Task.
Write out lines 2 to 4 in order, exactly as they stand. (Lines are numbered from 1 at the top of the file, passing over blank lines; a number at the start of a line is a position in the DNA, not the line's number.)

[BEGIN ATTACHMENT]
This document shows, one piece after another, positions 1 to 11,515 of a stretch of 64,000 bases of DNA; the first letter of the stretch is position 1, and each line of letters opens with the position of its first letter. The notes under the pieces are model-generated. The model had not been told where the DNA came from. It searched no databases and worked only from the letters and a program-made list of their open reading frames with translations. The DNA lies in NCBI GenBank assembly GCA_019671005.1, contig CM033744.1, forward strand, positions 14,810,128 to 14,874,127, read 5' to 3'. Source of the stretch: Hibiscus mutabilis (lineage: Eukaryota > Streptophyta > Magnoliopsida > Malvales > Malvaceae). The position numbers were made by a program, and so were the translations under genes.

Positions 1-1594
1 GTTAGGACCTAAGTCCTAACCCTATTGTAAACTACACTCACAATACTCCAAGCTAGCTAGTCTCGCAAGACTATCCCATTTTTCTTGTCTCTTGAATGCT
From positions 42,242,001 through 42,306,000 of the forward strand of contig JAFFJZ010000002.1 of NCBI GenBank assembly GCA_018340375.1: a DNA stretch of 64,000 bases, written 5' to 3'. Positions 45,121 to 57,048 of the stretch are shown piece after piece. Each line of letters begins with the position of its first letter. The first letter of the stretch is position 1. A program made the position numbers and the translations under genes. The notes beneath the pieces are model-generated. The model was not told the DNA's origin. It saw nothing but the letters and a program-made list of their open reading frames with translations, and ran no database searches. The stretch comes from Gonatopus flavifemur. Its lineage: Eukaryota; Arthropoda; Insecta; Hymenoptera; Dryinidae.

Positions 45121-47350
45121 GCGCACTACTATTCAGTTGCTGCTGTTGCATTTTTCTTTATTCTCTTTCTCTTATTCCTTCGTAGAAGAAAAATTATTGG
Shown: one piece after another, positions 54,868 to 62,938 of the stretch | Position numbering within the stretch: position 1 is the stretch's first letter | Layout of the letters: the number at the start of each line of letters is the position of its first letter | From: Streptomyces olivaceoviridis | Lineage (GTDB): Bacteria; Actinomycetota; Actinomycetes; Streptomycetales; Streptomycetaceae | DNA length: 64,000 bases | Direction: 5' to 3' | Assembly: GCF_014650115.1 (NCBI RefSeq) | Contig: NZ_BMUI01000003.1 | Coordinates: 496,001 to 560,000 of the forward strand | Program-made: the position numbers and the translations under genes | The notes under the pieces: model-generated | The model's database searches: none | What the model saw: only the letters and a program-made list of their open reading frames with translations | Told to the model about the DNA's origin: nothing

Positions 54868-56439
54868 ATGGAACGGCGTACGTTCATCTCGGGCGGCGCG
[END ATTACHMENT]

Positions 1-1594
1 GTTAGGACCTAAGTCCTAACCCTATTGTAAACTACACTCACAATACTCCAAGCTAGCTAGTCTCGCAAGACTATCCCATTTTTCTTGTCTCTTGAATGCT
From positions 42,242,001 through 42,306,000 of the forward strand of contig JAFFJZ010000002.1 of NCBI GenBank assembly GCA_018340375.1: a DNA stretch of 64,000 bases, written 5' to 3'. Positions 45,121 to 57,048 of the stretch are shown piece after piece. Each line of letters begins with the position of its first letter. The first letter of the stretch is position 1. A program made the position numbers and the translations under genes. The notes beneath the pieces are model-generated. The model was not told the DNA's origin. It saw nothing but the letters and a program-made list of their open reading frames with translations, and ran no database searches. The stretch comes from Gonatopus flavifemur. Its lineage: Eukaryota; Arthropoda; Insecta; Hymenoptera; Dryinidae.